The Secrets Behind Ted Nugent's "Cat Scratch Fever" Guitar Tone

Ted Nugent was one of the hardest-rocking guitarists of the late Seventies, but many players today would be surprised by the unconventional gear that he used in the studio to create his characteristic heavier-than-heavy sounds. His main weapon of choice both onstage and in the studio back then was (and still is today) an archtop thinline hollowbody Gibson Byrdland guitar from the early Sixties, which was originally designed by hillbilly jazz guitarists Billy Byrd and Hank Garland.

Ted Nugent performs at London’s Hammersmith Odeon in 1977.

Ted Nugent performs at London’s Hammersmith Odeon in 1977. (Image credit: Tom Sheehan/Sony Music Archive/Getty Images)

In addition to its slim body depth and fully hollow design, the Byrdland’s other main distinguishing features are its 23 1/2–inch scale length and narrow neck width. Nugent prefers circa 1961–’68 Byrdlands, which feature a sharp “Florentine” cutaway and a pair of humbucking pickups.

Nugent’s studio rig for “Cat Scratch Fever” was about as simple as it gets: a 1962 Gibson Byrdland and a 1962 Fender Deluxe 6G3 combo amp. Produced for a very brief period from 1961 until 1963 and easily identifiable thanks to its brown Tolex covering, the 6G3 Deluxe is beloved by tone connoisseurs for its overdrive crunch and growling midrange, which sound more like a Marshall than any other vintage Fender amp (although since the brown Deluxe pre-dated Marshall by about a year, perhaps it’s more accurate to say that Marshall amps sound more like a brown Deluxe).

Nugent was well known for performing at excessive volume levels onstage, but in the studio he made this combo—with a single 12-inch speaker—sound like he was ripping the roof off of the recording studio.

Although the Byrdland’s medium-output PAF humbucking pickups and the Deluxe’s moderate gain seem tame by today’s standards, Nugent made this modest rig sound larger than life thanks to an abundance of overdubbed unison layers for the main riff, rhythm parts panned to separate locations and tight harmonized parts for the fills and solos. The Deluxe’s thick, luscious midrange allows the guitar to remain prominent in the mix, with the bass and the drums adding body and depth.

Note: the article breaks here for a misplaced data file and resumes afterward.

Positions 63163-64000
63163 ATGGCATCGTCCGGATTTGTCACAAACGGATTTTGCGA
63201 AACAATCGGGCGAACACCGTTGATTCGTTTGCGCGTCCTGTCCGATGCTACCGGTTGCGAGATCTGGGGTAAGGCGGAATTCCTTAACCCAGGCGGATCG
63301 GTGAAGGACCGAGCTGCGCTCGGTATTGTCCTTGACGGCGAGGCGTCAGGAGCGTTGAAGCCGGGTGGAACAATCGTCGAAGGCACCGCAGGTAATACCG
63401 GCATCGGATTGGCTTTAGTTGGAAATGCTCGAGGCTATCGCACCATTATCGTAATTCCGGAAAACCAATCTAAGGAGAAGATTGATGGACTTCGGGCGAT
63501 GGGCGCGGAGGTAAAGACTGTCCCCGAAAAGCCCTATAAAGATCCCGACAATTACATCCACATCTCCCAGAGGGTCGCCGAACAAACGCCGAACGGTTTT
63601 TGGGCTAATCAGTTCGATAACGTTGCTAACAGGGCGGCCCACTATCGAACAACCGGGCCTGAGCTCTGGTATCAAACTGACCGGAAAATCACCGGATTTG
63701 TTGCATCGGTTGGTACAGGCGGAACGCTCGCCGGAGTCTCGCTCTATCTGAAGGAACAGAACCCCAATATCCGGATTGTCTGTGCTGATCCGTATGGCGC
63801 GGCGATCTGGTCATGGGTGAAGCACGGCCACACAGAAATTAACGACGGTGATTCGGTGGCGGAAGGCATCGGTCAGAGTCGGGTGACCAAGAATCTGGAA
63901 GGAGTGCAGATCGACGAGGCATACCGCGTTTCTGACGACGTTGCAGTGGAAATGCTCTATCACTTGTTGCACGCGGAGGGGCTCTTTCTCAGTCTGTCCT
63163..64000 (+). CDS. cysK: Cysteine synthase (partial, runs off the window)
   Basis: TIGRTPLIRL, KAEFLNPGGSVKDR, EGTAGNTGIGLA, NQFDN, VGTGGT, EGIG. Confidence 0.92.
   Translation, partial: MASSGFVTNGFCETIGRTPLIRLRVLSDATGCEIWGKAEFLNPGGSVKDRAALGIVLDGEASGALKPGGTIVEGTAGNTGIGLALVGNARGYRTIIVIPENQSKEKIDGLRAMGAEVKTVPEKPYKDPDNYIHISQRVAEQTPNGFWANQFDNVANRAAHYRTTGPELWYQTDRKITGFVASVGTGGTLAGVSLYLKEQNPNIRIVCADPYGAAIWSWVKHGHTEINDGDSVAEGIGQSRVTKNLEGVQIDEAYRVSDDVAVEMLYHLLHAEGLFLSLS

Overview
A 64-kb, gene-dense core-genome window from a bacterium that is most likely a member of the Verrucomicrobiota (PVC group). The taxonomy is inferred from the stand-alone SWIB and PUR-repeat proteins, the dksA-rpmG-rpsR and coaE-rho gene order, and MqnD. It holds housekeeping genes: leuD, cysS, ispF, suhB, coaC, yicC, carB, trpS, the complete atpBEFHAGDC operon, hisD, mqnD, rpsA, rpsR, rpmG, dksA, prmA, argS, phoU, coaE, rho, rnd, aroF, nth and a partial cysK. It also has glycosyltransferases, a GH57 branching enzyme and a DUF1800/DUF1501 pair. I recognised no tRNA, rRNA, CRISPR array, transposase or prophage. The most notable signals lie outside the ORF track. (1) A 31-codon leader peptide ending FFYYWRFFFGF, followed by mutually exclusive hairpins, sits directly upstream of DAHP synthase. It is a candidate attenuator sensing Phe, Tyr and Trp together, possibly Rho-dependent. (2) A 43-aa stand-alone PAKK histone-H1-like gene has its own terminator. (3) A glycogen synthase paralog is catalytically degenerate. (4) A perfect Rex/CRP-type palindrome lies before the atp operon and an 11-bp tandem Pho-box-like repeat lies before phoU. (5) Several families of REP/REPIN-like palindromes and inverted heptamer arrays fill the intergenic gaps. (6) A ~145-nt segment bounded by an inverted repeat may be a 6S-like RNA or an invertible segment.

GUITAR: Gibson Byrdland with PAF humbucking pickups (bridge pickup), volume and tone controls at 10
AMP: 1962 Fender 6G3 Deluxe with Oxford 12K5 12-inch speaker (Bright channel input 1, Volume: 10, Tone: 10, Tremolo off Speed: 0, Intensity: 0)
STRINGS/TUNING: Dean Markley Nickel Steel Regular .010, .013, .017, .026, .036, .046/Standard

  • Guild Starfire III
  • Seymour Duncan Seth Lover bridge humbucker
  • Blackstar Artisan 15

TONE TIP: The Gibson Byrdland and Fender Deluxe 6G3 are both extremely idiosyncratic items and therefore hard to duplicate. The thinline hollowbody Guild Starfire III has midrange honk that comes close enough to the Byrdland with a PAF-style humbucker installed. The Blackstar Artisan has a similarly simple control configuration to the brown Deluxe: use channel 2 but with less gain/volume and the tone control dialed down for less brilliant treble.

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Chris Gill

Chris is the co-author of Eruption - Conversations with Eddie Van Halen. He is a 40-year music industry veteran who started at Boardwalk Entertainment (Joan Jett, Night Ranger) and Roland US before becoming a guitar journalist in 1991. He has interviewed more than 600 artists, written more than 1,400 product reviews and contributed to Jeff Beck’s Beck 01: Hot Rods and Rock & Roll and Eric Clapton’s Six String Stories.